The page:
My Xbox One is literally burning and smoking, but out of warranty and I don't know how to get support

by theTrebleClef. Posted on Jun 30, 2020    0    15

I have an original Xbox One. It's not a day-one model, but maybe a year or two after launch. It came with Kinect.

It stopped turning on 2 days ago. Yesterday I tried the Power Supply solution. Upon plugging everything back together, I heard some arcing/sizzling noise come from the console, and then smoke started to come out of the vents. I immediately unplugged the console and without a safe place to put something that could potentially be on fire, I put it in the oven and left it there for a day.

I went to the Microsoft support site and navigated through to my registered Xbox, and tried to figure out what to select to get help. I picked "service and warranty" knowing that the warranty is expired, and the only options I'm given are "virtual assistant", no phone call or live chat support. I tried navigating again and selected that the console won't turn on, and get pointed only to the power supply solution.

I get that electronics fail over time, but this console might actually be a hazard now. I'm aware that Microsoft has replaced Surface devices if the batteries start to rupture even if they are out of warranty... I feel like this is sort of the same level of serious.

What do I do?



You buy a new console. Sucks yours quit on you but seriously man. You've had it forever by now. Get a cheap one on Ebay or amazon, or wait for the new console to come out.


I've been spoiled by my Nintendo consoles. My GameCube is nearly 20 years old and my launch model Wii is 14, and they run like new. My PS2 is still going, too.


And? Dont base your expectations for a Microsoft console on anecdotal experience with other brands?

My ps2 crapped out a few years back. I don't think all ps2's crap out now.

rkennedy12 1

I don’t get how it’s a hazard now. Don’t plug it in knowing that it is faulty at this point. It’s not going to catch fire sitting unplugged in the trash. This is where faulty batteries differ.

  theTrebleClef 1

I didn't know if any internal capacitors held a big charge or anything.

Teamyuss 1

I personally would not fix a 1st gen box now. The fix will cost more than it's worth.

Zimmy68 1

Umm, pay another $100-$150 and get a newer one????

Jehoke 1

Gonna have to have it repaired yourself (which might cost a bit), get a second hand one off someone, or start saving now for a Series X in about 5 months time.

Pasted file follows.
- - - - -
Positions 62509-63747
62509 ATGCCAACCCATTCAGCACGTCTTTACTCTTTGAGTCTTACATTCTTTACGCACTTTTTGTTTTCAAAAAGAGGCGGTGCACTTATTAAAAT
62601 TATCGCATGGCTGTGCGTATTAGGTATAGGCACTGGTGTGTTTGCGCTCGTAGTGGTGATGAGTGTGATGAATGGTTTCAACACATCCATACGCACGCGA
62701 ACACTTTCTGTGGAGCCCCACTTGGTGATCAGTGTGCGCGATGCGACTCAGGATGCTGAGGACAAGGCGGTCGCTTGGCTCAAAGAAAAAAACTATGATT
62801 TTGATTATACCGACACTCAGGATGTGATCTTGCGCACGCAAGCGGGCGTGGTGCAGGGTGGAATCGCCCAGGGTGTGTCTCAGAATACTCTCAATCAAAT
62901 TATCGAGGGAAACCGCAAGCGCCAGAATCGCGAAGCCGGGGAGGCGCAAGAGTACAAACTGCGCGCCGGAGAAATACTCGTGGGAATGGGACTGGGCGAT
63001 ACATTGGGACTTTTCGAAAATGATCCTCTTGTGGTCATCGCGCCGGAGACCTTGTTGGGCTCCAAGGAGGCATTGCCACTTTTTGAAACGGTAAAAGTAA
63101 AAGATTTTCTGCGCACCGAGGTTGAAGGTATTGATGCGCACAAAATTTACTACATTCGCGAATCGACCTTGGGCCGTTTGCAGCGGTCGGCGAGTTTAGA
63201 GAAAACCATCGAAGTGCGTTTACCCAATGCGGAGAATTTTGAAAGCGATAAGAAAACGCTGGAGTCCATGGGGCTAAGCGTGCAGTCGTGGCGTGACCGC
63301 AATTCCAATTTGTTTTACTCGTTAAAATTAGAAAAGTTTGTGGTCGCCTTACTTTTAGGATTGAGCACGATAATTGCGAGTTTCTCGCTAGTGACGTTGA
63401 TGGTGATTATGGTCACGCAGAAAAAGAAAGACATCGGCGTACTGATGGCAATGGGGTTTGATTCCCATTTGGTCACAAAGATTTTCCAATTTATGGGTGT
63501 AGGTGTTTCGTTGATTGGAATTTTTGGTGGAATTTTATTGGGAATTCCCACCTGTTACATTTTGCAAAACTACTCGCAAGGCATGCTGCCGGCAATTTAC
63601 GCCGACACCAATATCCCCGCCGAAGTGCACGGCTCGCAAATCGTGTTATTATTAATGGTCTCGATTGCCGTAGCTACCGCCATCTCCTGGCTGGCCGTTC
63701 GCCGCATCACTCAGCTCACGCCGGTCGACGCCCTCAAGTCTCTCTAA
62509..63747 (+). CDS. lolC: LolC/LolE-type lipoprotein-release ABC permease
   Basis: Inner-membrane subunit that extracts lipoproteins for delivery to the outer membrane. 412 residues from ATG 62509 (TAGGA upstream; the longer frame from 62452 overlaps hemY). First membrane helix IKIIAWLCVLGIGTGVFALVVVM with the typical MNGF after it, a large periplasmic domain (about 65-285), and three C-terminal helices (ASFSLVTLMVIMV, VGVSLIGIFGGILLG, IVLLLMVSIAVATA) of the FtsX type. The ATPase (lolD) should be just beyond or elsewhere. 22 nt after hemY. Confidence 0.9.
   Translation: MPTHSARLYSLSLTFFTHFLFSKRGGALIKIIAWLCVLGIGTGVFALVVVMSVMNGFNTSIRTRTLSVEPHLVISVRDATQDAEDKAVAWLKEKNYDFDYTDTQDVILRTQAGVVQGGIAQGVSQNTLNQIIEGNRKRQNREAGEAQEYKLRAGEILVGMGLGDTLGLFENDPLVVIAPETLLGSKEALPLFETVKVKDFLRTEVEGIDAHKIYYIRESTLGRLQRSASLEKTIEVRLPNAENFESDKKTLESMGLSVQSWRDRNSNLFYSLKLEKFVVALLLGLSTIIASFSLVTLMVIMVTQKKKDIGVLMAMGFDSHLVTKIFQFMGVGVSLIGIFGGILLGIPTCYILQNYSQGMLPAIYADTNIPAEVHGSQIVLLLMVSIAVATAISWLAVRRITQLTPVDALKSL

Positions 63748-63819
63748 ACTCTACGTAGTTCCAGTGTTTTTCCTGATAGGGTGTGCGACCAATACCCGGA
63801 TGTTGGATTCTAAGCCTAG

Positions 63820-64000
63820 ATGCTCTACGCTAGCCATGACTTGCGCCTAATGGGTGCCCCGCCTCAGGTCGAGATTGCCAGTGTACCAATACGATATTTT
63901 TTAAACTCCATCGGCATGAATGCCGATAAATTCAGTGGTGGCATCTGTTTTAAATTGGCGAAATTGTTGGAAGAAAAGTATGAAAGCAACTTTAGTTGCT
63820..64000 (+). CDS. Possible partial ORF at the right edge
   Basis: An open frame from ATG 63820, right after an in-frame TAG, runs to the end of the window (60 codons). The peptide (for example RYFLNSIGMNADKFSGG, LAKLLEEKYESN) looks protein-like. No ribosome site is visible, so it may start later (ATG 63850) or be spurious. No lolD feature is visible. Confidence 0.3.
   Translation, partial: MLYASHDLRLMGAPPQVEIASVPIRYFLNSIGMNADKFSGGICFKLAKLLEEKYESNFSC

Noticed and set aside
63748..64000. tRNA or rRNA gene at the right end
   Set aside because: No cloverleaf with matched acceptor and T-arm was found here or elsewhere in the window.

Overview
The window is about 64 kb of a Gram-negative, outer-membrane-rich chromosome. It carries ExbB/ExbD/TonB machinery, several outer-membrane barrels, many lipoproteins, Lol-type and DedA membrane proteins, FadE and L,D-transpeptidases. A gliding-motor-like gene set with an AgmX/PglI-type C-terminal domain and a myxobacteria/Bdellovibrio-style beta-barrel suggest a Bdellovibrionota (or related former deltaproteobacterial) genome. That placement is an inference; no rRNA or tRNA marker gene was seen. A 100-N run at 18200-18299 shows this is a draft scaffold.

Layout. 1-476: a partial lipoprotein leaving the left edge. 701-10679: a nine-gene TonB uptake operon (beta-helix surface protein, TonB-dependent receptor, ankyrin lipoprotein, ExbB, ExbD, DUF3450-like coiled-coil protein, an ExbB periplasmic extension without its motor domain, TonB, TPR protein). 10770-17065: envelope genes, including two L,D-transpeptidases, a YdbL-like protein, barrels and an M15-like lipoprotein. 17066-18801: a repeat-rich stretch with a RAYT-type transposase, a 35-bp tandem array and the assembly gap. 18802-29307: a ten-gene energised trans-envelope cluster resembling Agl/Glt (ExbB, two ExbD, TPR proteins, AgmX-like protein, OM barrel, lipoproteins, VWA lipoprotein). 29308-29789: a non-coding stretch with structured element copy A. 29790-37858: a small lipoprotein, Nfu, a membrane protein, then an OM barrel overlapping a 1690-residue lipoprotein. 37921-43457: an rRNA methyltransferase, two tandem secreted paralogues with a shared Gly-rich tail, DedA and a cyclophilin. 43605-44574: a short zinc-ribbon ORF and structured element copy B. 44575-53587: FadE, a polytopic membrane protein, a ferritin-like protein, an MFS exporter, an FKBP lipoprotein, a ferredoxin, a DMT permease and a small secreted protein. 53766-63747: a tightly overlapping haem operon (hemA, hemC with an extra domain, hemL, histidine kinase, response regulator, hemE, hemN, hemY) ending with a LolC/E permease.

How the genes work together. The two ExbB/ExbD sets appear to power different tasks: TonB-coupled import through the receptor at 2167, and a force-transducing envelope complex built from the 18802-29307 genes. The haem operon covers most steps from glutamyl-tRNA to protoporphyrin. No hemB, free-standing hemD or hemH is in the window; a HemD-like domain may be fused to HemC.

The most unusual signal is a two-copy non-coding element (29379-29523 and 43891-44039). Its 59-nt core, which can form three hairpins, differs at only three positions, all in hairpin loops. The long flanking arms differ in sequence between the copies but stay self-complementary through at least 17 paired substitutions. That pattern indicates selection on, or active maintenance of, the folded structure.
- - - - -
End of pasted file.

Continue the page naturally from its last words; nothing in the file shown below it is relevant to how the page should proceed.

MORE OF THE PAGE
Good idea putting it the oven though. Definitely don’t try switching it on again.

StandardTurd 1

You buy a new console, that one's dead and done, no warranty, no replacement.

PenoNation 1

This is an electronic device that you have probably been using pretty regularly for 6+ years.
I'd say it held up pretty well after all this time, but eventually things break down. I'd either buy a new one or wait for the next generation to come out.

thottwheels 4

I'm sorry to say but you're probably out of luck on this one, take it in to gamestop and they'll buy it off you and send it in to Microsoft for parts and you can put that towards a new console. As for what caused this It probably got wet without your knowing or its possible that a bug got inside of it and caused a short

thottwheels 2

As for it being dangerous just leave it unplugged and you're fine theres no batteries or anything that are gonna burst out of nowhere. Its harmless without a power supply

  theTrebleClef 2

I was worried about capacitors on any circuit boards maybe still having charge.

thottwheels 1

I mean maybe slight residual energy but nothing nearly enough to start an electrical fire and that will have dissipated by now either way

PLIDThrow 1

Capacitors of that size drain nearly instantaneous after power is cut off. There's always leakage so if it's been off for a day there's no potential in them. But you could always short the two terminals with a screwdriver if you're scared. Capacitors that small I doubt you'd even feel a buzz if they were fully charged.

As for your problem it's almost always heat related. Something gave up the ghost... a capacitor blew, chip creeped out, something somewhere shorted to ground. Might be fixable if you know what to do but if you don't know how capacitors work, don't count on fixing this one yourself. Depending on the ground fault, too many amps might have went through something critical that's not replaceable anyways once fried.